Despite deservedly being one of the towering figures of Chicago blues guitar, Otis Rush's recorded output has been both intermittent and inconsistent for various reasons. After his famed Cobra and Chess sides of the '50s and very early '60s, his career trudged along in first gear but it looked like he might break through in the '70s with a handful of solid albums. For whatever reason, this was not to be and Rush virtually disappeared from the scene again until the mid-'90s (except for live albums of varying quality surfacing from time to time). All Your Love I Miss Loving: Live at the Wise Fools Pub Chicago is a recently unearthed live set from early 1976, originally recorded for Chicago's WXRT Sunday Night Unconcert series, and immediately takes its place as one of Rush's best live offerings for several reasons. First off, this was his working band of the time. Bob Levis, Bob Stroger, and Jesse Green all came on board in 1975 for Rush's Delmark debut, Cold Day in Hell, and remained until at least the end of 1977 when Live in Europe and the unfortunately overdubbed and edited Lost in the Blues were recorded. Other live albums have been marred by fair to middling pickup bands. Not only is it his working band, it's the first live Otis Rush album recorded on his own turf; Wise Fools Pub was just about the only Chicago club Rush played at regularly during this time. Excellent sound seals the deal.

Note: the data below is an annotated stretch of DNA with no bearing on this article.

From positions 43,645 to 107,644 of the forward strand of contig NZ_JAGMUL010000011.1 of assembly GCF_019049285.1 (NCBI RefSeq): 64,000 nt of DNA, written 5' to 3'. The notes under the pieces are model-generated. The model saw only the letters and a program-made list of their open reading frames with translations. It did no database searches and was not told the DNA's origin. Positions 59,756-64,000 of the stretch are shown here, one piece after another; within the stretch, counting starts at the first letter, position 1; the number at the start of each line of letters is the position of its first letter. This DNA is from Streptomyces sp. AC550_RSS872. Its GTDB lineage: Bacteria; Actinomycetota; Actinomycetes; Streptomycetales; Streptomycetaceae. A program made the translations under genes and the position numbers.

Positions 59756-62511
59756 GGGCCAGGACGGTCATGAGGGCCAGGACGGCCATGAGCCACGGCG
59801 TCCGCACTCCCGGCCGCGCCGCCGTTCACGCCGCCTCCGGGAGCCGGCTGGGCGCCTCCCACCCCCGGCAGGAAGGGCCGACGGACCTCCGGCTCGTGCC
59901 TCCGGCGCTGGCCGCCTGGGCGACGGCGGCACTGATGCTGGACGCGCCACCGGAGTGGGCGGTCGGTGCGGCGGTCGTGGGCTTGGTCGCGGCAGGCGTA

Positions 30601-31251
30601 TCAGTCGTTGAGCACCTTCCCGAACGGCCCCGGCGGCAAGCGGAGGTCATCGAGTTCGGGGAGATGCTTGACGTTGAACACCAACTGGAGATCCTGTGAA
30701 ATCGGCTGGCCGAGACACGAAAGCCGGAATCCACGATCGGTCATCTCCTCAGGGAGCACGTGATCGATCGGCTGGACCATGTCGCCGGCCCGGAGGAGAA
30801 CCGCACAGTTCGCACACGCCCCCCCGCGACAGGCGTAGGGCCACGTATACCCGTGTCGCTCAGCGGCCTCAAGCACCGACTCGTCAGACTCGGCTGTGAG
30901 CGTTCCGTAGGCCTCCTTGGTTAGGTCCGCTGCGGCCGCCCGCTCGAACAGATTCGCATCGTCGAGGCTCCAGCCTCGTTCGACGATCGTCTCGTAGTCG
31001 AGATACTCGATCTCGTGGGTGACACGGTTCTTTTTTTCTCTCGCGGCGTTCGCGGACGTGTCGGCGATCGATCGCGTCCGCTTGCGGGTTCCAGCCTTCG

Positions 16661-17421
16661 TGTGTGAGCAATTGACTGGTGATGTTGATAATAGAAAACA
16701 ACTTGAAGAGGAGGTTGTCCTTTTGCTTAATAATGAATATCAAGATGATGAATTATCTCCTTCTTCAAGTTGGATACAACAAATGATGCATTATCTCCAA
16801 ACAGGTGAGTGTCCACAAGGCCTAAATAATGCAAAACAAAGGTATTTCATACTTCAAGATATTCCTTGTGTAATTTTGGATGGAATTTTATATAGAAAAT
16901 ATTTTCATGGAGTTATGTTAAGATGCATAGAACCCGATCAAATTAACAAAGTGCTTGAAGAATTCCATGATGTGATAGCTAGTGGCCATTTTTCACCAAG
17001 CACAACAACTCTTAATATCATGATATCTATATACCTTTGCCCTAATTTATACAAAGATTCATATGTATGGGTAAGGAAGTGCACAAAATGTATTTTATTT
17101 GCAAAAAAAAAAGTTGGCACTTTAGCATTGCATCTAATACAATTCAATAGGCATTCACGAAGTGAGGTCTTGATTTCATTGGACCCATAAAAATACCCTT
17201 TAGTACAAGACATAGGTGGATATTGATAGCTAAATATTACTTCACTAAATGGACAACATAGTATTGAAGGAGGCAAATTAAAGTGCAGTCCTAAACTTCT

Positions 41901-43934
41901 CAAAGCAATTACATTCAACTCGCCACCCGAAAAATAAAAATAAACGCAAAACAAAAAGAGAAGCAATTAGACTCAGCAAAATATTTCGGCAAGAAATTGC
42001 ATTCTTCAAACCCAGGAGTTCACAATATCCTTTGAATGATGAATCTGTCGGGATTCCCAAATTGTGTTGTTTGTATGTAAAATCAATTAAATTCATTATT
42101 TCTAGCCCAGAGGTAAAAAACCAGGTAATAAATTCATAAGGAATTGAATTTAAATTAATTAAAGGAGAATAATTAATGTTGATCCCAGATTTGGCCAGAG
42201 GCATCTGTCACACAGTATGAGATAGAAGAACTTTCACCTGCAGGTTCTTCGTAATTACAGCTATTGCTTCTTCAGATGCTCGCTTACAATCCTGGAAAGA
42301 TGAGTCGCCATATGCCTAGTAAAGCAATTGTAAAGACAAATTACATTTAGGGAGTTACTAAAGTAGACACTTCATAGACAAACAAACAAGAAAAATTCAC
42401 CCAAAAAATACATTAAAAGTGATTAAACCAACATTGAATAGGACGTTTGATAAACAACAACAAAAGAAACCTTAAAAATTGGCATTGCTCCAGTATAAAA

The sound is great and the band is clearly on its game, and this is a gritty live performance (which is decidedly not a drawback). There are some audible clams and a bit of feedback here and there, but Rush's passionate singing and playing always carry things to the next level. Fully half the songs are longer than five minutes, giving Rush plenty of solo time. His guitar and vocals are way up front (as they should be), and the band provides perfect support. Alberto Gianquinto's electric piano is pretty low in the mix but that's probably as it should be as well, and this is quite likely the way things sounded that night in the club. For the last third of the program, the band is joined by a couple sax players who don't really add much musically, but having other musicians sit in with the band is a longstanding Chicago blues tradition and simply adds to the authenticity of this recording. Many of these tunes are Rush staples and his classics "All Your Love (I Miss Loving)" and "Gambler's Blues" are here, but he also tackles Robert Nighthawk's "Sweet Little Angel" for the first time on record. These live tracks will never take the place of his Cobra material (which should be on the shelf of everyone who claims to like the blues), but as far as the live stuff goes, All Your Love I Miss Loving: Live at the Wise Fools Pub Chicago is probably the place to start.